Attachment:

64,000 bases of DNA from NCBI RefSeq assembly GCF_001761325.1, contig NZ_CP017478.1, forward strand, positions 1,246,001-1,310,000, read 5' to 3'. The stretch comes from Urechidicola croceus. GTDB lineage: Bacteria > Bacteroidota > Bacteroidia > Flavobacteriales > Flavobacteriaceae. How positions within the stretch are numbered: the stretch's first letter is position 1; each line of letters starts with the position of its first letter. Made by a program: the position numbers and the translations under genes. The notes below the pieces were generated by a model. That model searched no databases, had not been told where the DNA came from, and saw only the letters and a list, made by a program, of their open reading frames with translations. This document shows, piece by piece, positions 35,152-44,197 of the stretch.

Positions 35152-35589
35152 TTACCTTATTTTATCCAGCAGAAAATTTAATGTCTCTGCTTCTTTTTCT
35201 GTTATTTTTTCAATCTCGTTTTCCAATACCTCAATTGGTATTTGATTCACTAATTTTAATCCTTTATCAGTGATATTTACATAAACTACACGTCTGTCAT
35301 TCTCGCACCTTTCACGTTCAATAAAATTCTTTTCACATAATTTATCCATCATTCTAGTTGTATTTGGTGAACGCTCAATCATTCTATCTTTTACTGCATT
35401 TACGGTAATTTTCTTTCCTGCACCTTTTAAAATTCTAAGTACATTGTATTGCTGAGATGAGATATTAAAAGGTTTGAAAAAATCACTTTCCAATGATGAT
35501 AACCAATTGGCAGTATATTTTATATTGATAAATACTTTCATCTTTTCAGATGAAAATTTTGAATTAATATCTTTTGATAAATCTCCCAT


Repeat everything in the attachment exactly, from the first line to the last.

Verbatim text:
64,000 bases of DNA from NCBI RefSeq assembly GCF_001761325.1, contig NZ_CP017478.1, forward strand, positions 1,246,001-1,310,000, read 5' to 3'. The stretch comes from Urechidicola croceus. GTDB lineage: Bacteria > Bacteroidota > Bacteroidia > Flavobacteriales > Flavobacteriaceae. How positions within the stretch are numbered: the stretch's first letter is position 1; each line of letters starts with the position of its first letter. Made by a program: the position numbers and the translations under genes. The notes below the pieces were generated by a model. That model searched no databases, had not been told where the DNA came from, and saw only the letters and a list, made by a program, of their open reading frames with translations. This document shows, piece by piece, positions 35,152-44,197 of the stretch.

Positions 35152-35589
35152 TTACCTTATTTTATCCAGCAGAAAATTTAATGTCTCTGCTTCTTTTTCT
35201 GTTATTTTTTCAATCTCGTTTTCCAATACCTCAATTGGTATTTGATTCACTAATTTTAATCCTTTATCAGTGATATTTACATAAACTACACGTCTGTCAT
35301 TCTCGCACCTTTCACGTTCAATAAAATTCTTTTCACATAATTTATCCATCATTCTAGTTGTATTTGGTGAACGCTCAATCATTCTATCTTTTACTGCATT
35401 TACGGTAATTTTCTTTCCTGCACCTTTTAAAATTCTAAGTACATTGTATTGCTGAGATGAGATATTAAAAGGTTTGAAAAAATCACTTTCCAATGATGAT
35501 AACCAATTGGCAGTATATTTTATATTGATAAATACTTTCATCTTTTCAGATGAAAATTTTGAATTAATATCTTTTGATAAATCTCCCAT